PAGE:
The deaths of 270 people killed in the Lockerbie disaster are being commemorated in Britain on the 20th anniversary of the tragedy.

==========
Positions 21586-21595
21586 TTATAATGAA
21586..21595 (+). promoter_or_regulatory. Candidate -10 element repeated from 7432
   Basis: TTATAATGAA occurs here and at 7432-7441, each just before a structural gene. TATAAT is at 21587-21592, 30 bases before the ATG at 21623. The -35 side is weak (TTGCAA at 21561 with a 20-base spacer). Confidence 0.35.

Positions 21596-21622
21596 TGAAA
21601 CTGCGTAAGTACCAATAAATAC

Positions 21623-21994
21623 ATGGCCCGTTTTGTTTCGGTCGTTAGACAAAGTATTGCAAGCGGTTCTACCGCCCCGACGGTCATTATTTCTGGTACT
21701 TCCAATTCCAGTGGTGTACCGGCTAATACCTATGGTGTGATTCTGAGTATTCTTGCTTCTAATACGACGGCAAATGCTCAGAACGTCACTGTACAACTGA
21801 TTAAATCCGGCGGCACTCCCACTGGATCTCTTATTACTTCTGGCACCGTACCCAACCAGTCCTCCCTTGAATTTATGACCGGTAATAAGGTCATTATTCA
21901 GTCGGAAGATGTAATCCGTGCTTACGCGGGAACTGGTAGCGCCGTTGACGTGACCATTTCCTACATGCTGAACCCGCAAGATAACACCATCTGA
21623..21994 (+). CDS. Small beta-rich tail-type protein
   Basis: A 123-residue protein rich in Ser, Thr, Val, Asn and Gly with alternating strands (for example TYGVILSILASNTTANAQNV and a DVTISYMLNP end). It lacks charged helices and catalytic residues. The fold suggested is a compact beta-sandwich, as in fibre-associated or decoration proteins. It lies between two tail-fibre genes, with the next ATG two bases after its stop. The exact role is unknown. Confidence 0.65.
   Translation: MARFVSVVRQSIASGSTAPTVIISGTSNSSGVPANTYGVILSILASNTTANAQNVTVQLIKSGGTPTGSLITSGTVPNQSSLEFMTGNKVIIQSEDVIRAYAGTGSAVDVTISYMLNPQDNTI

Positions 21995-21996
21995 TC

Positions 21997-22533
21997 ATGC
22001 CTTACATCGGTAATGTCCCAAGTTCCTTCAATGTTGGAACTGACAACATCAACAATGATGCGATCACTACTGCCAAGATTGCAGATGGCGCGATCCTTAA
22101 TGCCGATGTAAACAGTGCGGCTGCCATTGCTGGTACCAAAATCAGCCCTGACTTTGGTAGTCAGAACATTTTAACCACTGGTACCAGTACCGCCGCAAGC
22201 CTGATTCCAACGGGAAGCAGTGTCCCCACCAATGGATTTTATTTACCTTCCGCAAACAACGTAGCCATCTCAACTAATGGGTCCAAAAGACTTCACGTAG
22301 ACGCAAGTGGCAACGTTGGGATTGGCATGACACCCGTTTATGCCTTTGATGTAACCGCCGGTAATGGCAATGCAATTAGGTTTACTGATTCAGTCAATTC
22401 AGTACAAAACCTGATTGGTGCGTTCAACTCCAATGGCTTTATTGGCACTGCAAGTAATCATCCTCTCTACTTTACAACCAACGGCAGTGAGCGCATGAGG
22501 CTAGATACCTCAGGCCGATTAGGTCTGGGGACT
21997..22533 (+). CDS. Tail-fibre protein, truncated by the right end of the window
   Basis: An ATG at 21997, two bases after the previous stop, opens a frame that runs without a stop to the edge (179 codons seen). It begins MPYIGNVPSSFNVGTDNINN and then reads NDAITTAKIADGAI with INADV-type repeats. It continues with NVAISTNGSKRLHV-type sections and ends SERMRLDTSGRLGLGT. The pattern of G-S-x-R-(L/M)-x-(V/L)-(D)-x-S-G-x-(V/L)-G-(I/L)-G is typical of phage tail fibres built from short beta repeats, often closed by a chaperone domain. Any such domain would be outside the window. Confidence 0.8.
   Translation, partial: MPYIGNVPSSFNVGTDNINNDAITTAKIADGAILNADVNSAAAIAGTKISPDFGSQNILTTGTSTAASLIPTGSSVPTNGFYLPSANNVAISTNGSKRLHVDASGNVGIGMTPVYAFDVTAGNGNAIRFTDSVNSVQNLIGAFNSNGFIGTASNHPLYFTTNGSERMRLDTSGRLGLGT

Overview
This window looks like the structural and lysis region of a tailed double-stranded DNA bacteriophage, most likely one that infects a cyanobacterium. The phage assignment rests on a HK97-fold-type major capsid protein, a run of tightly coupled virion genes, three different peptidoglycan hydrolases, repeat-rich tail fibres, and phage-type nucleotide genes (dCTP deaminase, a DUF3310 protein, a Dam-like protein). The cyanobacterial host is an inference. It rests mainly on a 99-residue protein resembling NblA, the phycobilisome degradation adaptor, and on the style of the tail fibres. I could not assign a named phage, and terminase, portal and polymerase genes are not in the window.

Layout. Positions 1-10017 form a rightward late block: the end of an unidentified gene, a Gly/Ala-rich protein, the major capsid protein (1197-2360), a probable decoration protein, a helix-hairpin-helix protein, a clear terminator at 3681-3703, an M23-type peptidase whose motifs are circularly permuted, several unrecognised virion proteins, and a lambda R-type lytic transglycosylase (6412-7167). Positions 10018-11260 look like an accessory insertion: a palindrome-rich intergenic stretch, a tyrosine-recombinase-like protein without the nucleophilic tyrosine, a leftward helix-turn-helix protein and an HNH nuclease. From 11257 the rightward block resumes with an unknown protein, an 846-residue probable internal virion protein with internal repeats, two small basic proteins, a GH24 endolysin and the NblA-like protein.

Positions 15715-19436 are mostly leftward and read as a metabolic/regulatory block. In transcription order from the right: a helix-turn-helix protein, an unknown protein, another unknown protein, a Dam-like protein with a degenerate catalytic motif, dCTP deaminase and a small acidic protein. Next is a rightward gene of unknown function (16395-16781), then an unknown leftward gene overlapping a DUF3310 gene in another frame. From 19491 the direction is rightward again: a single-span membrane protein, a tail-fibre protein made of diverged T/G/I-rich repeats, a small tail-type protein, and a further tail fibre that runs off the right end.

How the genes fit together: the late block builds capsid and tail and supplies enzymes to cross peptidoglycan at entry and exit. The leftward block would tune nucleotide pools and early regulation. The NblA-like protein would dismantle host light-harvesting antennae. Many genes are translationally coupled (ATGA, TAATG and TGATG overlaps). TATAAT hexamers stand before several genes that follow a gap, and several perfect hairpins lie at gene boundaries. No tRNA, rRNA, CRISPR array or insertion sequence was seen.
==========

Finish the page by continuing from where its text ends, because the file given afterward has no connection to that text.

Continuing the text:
The tiny Scottish town became the focus of world attention when a jumbo jet exploded at 31,000 feet sending the plane plummeting to earth, killing all 259 passengers and crew on board. Panam flight 103 smashed into the ground, killing 11 residents as the stricken flight demolished houses, causing a massive crater 10 metres deep. In the aftermath, the finger of blame was pointed at Libya, accused of planting the bomb which brought the plane down. Businessman Abdel Basset al-Megrahi, said to be a Libyan secret service operative, was convicted of the killings. His co-accused was acquitted. But even now, 20 years on, doubt remains about his guilt and the Scottish criminal cases review commission has identified six grounds where it believes there may have been a miscarriage of justice. A second appeal is pending but Megrahi has cancer and may never taste freedom again.